Food and beverages are essential to a Super Bowl party. Here's how you can honor your team's traditions without spending a lot.
Two of the NFL's favorite teams are ready to face off in Super Bowl XLV. How can you celebrate your team appropriately -- honoring the best traditions of these franchises and football-crazed communities (and we mean that with great respect) -- without a helmet-to-helmet hit on your budget?
You can be frugal without going overboard (you know, like the kind of money Brett Keisel saves on shaving each year).
I've scoured the Web -- and my memories from growing up in southwestern Pennsylvania -- to bring you some recommendations for Super Bowl food and beverages that are both authentic and affordable. We also have advice if you're buying a new, huge TV for the game.
Resorts, all-inclusives and even tourism agencies are discounting in big ways.
A slow economic recovery means a weeklong trip to a warm-weather destination might not cost all that much more than, say, all the money you've paid the kid next door to dig out your driveway (again) after this winter's wave of snowstorms.
Experts say deals at resorts -- high-end hotels offering a variety of on-site amenities such as restaurants, shopping, entertainment and organized activities -- are on par with, if not better than, those offered during the recession.
Free use of debit cards is likely to join free checking as relics of 2010.
Back in the day, banks used to charge you a fee whenever you used a debit card. Eventually, that privilege became free. And today debit cards have outstripped credit cards as the most popular form of plastic.
So wouldn't you know that banks are seriously considering charging a fee for debit card use again?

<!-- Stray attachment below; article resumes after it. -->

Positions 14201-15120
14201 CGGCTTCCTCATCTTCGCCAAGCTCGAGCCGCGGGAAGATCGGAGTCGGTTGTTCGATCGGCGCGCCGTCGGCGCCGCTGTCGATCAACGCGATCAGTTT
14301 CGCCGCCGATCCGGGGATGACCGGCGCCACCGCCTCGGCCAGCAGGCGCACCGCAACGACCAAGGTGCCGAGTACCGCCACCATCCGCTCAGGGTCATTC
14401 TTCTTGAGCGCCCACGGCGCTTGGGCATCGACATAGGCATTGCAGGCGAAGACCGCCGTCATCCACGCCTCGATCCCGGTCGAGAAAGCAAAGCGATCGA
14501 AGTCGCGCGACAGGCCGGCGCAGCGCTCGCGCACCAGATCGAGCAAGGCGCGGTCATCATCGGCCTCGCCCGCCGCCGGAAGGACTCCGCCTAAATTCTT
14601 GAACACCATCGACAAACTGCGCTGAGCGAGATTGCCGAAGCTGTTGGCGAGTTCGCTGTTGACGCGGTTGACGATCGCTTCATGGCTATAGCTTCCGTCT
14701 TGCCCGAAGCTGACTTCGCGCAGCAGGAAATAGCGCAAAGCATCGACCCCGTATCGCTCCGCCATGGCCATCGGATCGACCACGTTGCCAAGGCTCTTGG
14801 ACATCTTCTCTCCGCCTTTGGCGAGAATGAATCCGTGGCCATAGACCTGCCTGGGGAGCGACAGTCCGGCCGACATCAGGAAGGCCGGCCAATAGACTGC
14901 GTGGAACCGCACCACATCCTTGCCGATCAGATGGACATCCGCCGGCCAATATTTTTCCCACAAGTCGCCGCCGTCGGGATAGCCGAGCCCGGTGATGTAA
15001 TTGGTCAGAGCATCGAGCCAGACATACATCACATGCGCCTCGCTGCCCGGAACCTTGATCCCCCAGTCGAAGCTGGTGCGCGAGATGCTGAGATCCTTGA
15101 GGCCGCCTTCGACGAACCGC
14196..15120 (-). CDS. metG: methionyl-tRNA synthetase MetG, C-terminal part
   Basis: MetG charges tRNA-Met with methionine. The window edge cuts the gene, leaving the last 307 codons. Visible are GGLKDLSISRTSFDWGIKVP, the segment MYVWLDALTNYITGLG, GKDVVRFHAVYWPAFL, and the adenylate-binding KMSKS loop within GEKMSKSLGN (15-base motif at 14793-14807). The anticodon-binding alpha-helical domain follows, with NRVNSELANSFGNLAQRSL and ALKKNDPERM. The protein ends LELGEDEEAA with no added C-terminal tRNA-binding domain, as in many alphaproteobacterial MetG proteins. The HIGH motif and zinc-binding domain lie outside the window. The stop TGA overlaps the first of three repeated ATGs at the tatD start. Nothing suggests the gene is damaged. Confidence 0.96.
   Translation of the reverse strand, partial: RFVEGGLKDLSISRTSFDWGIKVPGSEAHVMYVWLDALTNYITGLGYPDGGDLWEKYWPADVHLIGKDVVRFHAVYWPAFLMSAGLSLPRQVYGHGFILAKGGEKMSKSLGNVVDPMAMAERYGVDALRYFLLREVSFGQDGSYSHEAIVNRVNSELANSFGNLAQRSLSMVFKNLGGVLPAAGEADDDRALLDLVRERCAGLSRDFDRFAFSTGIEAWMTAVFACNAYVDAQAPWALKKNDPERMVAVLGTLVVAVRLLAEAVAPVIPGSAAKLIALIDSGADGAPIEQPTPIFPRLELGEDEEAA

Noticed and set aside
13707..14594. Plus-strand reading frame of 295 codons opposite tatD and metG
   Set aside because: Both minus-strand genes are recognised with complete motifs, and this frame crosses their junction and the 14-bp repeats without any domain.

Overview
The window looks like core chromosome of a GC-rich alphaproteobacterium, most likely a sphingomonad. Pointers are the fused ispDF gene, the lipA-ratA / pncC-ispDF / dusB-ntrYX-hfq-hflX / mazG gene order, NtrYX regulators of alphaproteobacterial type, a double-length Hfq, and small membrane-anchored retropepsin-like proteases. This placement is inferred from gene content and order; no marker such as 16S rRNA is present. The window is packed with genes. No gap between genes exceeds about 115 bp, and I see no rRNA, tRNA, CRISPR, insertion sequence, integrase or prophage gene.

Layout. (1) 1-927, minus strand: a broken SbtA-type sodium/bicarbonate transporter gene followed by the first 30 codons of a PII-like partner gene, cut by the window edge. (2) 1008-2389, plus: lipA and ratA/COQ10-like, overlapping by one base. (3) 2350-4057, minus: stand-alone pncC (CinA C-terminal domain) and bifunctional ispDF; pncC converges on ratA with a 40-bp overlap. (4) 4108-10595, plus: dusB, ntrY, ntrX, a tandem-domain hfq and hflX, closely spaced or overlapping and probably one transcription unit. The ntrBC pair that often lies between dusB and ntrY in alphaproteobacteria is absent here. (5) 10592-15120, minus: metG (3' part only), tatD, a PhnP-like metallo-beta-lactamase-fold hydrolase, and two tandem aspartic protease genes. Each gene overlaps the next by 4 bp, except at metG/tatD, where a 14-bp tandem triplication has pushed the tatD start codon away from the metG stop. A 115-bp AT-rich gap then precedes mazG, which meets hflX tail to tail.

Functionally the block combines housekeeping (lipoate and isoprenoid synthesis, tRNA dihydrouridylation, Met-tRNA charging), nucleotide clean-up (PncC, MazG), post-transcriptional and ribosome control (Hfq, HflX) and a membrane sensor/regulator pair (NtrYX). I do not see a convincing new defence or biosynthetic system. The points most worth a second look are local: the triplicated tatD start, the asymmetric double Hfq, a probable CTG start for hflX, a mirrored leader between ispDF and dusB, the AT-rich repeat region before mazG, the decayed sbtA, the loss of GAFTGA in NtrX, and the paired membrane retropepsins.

US Bank chief executive Richard Davis recently mentioned the possibility of some sort of debit card fee, The New York Times' Bucks blog reports. Davis also said that "debit is no longer a free product" and "there will no longer be rewards to speak of." (More on that below.)
Why a fee? you might ask.
The marketing-savvy organization sees more profit in fewer varieties. Can't find cookies? Use the app.
No one is immune to the economy, not even the Girl Scouts.
The organization is discontinuing some of its less popular cookie flavors, choosing to cut costs by focusing on just six flavors in 12 test markets around the country.
Whew! Samoas (also known as Caramel deLites) are still being sold nationwide, as are Thin Mints, Do-Si-Dos, Trefoils, Lemon Chalet Cremes and Tagalongs (aka Peanut Butter Patties).
But Dulce de Leche, Thank U Berry Munch and All Abouts shortbread cookies are no longer on the menu for the regions participating in the Super Six pilot.
The Girl Scouts, which started selling cookies in 1917, have focused more on successful marketing techniques in recent years. The organization's latest move was to embrace the use of social media for cookie sales.
Like other merchants, the organization is looking for ways to cut costs in lean times.